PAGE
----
During a year that has brought several new Euro-style vans to commercial fleets, older-style boxier full-size vans have shown stellar results at auctions. The vehicles should finish the year as the only category that will increase in residual value, while the broader market should depreciate more than 12 percent.
Full-size vans are expected to increase 1.7 percent in value in 2014, while the broader used vehicle market is expected to fall 12.4 percent, according to Ricky Beggs, senior vice president and editorial director at Black Book.
The current strength on used full-size van values corresponds to an economic recovery in the service sector for plumbers, electricians, carpet layers, and other service fleets. These fleets also buy passenger van models and convert them to cargo vans by removing seating. Additionally, the new European-style vans such as the Ram ProMaster and Ford Transit have brought more interest and attention to the category, even though the first used European-style vans won't appear at auctions for at least 12-16 months after being placed into service, according to Beggs.
"There's more demand for that older box van," Beggs said. "It's a good choice for the buyer who's looking for a more reasonable price of entry for that tool."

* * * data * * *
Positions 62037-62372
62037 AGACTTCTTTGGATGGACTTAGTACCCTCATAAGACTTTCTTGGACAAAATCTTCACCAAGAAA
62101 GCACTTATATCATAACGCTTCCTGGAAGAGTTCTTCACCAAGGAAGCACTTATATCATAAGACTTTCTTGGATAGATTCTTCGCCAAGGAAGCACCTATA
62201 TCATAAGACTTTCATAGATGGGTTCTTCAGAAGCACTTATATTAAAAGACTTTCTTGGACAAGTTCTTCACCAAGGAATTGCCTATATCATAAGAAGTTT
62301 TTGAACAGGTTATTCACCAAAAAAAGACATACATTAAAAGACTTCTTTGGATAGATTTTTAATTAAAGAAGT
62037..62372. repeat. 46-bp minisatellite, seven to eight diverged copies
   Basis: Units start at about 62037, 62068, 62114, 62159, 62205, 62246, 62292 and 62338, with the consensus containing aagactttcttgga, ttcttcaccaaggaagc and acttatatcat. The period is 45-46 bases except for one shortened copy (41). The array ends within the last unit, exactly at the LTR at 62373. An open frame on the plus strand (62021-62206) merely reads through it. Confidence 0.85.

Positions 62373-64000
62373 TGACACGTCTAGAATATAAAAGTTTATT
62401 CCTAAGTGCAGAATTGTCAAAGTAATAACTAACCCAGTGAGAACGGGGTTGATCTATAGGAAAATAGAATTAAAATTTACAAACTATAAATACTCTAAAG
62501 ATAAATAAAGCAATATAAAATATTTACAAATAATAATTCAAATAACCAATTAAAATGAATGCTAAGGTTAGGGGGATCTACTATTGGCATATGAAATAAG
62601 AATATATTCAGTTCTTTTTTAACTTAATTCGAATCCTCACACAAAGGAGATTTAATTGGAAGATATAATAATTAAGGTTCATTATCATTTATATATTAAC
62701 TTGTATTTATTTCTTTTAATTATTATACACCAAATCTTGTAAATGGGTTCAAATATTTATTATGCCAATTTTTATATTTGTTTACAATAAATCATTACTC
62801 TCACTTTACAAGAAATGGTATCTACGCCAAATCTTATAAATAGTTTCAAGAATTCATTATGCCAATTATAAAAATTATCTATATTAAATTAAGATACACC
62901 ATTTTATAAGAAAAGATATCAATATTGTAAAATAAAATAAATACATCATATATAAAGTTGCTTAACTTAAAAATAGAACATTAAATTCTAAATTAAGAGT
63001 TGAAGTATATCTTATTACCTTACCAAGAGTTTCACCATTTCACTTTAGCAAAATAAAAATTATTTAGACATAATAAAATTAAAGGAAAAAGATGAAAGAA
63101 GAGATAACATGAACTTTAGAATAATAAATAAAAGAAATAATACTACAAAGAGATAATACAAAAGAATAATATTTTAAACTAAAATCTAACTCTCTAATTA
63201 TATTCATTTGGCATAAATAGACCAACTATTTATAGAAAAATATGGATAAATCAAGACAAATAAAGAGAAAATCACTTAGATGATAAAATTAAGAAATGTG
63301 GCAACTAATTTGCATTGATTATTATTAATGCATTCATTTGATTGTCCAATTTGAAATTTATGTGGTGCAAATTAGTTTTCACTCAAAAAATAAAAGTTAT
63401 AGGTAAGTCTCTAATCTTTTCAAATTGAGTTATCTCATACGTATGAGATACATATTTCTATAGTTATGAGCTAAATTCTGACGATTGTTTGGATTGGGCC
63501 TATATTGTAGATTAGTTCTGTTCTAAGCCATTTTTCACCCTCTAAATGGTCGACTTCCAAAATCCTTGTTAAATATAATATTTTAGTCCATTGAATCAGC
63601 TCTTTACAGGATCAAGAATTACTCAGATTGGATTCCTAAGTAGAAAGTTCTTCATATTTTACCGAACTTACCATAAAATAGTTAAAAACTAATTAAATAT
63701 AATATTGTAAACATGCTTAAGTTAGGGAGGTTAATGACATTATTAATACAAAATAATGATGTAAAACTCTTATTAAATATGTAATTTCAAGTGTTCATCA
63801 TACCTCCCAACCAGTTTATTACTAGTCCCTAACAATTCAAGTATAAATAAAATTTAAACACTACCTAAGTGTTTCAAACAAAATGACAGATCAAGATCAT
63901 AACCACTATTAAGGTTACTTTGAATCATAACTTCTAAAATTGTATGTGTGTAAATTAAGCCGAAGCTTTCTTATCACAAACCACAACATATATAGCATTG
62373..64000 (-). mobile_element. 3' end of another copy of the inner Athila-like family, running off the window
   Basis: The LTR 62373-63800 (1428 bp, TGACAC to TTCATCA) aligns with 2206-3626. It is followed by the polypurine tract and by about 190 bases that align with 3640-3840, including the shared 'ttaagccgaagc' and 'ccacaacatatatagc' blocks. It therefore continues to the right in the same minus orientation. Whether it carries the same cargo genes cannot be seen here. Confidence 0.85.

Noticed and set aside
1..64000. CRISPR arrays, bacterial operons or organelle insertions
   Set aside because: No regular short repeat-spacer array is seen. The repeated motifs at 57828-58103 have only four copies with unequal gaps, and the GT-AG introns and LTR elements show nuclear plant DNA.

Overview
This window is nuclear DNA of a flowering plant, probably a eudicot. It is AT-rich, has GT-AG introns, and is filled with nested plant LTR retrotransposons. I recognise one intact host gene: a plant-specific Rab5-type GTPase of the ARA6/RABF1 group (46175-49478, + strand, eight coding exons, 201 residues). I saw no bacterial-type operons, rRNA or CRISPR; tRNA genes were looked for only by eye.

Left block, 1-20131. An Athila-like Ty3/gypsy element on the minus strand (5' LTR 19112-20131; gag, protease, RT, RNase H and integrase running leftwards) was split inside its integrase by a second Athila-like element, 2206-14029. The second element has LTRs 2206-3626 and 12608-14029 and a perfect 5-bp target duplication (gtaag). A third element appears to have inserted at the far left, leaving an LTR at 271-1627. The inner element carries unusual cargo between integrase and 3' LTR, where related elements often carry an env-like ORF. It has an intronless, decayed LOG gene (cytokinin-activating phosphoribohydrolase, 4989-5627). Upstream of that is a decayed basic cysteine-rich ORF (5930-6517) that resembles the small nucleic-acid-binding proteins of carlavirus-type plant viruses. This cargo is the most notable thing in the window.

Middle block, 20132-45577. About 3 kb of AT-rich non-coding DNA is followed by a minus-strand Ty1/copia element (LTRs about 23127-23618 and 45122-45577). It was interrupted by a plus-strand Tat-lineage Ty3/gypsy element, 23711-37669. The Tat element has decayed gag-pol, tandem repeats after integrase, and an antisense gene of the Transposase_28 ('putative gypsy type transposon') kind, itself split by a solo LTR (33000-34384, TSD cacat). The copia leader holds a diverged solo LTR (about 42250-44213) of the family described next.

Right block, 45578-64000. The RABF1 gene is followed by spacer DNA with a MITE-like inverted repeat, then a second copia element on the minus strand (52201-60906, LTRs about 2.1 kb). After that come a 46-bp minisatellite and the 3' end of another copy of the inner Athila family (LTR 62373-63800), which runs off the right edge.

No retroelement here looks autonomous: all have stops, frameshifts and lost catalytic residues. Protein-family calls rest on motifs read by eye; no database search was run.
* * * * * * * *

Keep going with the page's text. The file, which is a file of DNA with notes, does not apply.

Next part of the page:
Almost 233,000 full-size vans have been sold at auction through October in both cargo and passenger models. At the same time a year ago, just over 206,000 had been sold.
Vans make up a higher percentage of used-vehicle sales in the fleet industry. For the seven leading fleet management companies who provide vehicle sales data to Black Book, vans made up 6.6 percent of their sales for 2014. Those fleet management companies recorded a sales mix of 59 percent cargo vans and 41 percent passenger vans, Beggs said.
As the European-style vans begin to arrive into the used-vehicle market in the coming years, they should deliver excellent value to fleets offering them for resale, Beggs said. Black Book forecasted the 2014 models, including the Ram ProMaster, to return 33.5 percent of their value after five years of service. Cargo versions should return 34.1 percent, while passenger models should return 32.5 percent.
By Paul Clinton